30

 
 

 






Any measure that excludes interest expense, loss on extinguishment of debt, depreciation and amortization or income taxes has material limitations because we use debt and lease financing in order to finance our operations and acquisitions, we use capital and intangible assets in our business and the payment of income taxes is a necessary element of our operations. Due to these limitations, we use EBITDA and Adjusted EBITDA only in addition to and in conjunction with results and cash flows presented in accordance with GAAP. We strongly encourage investors to review our consolidated financial statements and publicly filed reports in their entirety and not to rely on any single financial measure.

Because non-GAAP financial measures are not standardized, EBITDA and Adjusted EBITDA, as defined by us, may not be comparable to similarly titled measures reported by other companies. It therefore may not be possible to compare our use of EBITDA and Adjusted EBITDA with non-GAAP financial measures having the same or similar names used by other companies.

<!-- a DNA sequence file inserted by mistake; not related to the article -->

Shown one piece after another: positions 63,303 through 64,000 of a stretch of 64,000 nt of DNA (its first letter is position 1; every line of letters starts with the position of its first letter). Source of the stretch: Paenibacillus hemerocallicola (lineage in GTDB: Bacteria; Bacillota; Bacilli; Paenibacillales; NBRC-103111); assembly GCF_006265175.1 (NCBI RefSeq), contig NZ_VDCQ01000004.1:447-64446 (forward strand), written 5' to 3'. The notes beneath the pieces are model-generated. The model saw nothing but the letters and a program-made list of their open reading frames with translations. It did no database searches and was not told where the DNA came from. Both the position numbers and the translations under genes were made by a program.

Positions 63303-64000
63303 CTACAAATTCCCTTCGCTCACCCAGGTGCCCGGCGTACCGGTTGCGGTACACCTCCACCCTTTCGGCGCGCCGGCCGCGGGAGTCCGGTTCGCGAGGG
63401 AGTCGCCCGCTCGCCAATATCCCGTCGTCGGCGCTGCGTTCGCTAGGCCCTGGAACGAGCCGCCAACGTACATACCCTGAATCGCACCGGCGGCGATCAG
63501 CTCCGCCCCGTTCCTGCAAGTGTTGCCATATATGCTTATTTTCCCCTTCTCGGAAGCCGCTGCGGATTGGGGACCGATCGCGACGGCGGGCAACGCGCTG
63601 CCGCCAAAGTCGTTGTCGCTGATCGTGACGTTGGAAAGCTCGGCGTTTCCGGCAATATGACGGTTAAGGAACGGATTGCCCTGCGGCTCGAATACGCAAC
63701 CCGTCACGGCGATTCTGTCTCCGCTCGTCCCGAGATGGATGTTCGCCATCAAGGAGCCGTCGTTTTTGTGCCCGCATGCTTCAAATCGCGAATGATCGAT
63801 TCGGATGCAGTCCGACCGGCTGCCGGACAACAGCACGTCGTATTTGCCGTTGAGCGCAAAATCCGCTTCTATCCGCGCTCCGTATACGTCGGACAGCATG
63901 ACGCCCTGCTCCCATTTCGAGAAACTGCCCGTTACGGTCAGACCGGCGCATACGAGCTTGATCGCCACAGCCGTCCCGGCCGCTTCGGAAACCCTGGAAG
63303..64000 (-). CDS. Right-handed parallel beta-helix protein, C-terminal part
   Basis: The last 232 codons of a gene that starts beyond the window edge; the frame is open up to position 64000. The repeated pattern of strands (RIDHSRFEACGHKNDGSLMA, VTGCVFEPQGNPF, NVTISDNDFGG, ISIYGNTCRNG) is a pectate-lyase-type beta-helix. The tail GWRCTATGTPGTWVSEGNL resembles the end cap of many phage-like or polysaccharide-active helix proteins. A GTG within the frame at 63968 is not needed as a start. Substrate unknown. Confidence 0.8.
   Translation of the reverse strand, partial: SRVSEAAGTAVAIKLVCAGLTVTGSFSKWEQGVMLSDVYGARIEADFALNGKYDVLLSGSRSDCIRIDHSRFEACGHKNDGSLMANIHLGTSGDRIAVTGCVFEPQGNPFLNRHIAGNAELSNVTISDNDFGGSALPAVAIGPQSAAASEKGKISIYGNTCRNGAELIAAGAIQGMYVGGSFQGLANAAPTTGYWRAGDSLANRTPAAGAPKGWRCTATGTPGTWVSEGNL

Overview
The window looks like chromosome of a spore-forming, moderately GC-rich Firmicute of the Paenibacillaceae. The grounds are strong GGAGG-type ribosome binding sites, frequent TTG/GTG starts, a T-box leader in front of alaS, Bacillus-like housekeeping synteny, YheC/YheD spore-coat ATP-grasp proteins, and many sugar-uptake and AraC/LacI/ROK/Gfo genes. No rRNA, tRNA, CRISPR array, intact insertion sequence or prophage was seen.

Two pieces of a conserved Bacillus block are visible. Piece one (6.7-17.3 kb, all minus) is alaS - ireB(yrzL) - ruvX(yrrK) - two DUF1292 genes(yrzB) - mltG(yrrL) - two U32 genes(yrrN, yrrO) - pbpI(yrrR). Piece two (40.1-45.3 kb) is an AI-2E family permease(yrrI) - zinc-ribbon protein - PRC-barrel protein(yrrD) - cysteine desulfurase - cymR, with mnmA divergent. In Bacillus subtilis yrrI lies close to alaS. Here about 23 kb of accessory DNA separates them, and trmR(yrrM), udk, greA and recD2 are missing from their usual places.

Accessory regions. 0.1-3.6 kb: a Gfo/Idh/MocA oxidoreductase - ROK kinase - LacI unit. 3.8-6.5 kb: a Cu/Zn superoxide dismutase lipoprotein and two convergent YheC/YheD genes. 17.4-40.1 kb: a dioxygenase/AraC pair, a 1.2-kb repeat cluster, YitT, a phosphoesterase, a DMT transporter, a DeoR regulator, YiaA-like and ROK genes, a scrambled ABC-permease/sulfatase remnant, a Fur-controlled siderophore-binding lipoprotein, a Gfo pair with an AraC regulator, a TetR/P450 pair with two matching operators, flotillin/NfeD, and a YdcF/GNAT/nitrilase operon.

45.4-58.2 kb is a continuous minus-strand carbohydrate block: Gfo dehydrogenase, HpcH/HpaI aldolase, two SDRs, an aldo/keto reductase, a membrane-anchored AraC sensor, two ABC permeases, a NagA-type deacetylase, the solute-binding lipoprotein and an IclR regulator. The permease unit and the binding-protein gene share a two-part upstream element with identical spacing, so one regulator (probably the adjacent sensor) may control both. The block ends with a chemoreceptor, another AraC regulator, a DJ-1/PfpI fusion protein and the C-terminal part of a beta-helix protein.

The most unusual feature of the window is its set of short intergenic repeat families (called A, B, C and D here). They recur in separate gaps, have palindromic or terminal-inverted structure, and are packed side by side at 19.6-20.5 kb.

The following table contains a reconciliation of EBITDA and Adjusted EBITDA to net income (amounts in thousands):
 
             
   
Fiscal Year Ended
 
   
September 24,
2009
   
September 25,
2008
 
Adjusted EBITDA
  $ 232,982     $ 201,093  
Payments made for lease finance obligations
    47,175       46,137  
                 
EBITDA
    280,157       247,230  
Gain on extinguishment of debt
    7,163        
Interest expense, net
    (84,229 )     (87,593 )
Depreciation and amortization
    (109,612 )     (108,326 )
Income tax expense
    (34,368 )     (19,528 )
                 
Net income
  $ 59,111     $ 31,783 )
                 

The following table contains a reconciliation of EBITDA and Adjusted EBITDA to net cash provided by operating activities (amounts in thousands):
 
   
Fiscal Year Ended
 
   
September 24,
2009
   
September 25,
2008
 
Adjusted EBITDA
  $ 232,982     $ 201,093  
Payments made for lease finance obligations
    47,175       46,137  
                 
EBITDA
    280,157       247,230  
Gain on extinguishment of debt
    7,163        
Interest expense, net
    (84,229 )     (87,593 )
Income tax expense
    (34,368 )     (19,528 )
Stock-based compensation expense
    6,367       3,321  
Changes in operating assets and liabilities
    (18,050 )     (6,410 )
Other
    12,396       20,484  
                 
Net cash provided by operating activities
  $ 169,436     $ 157,504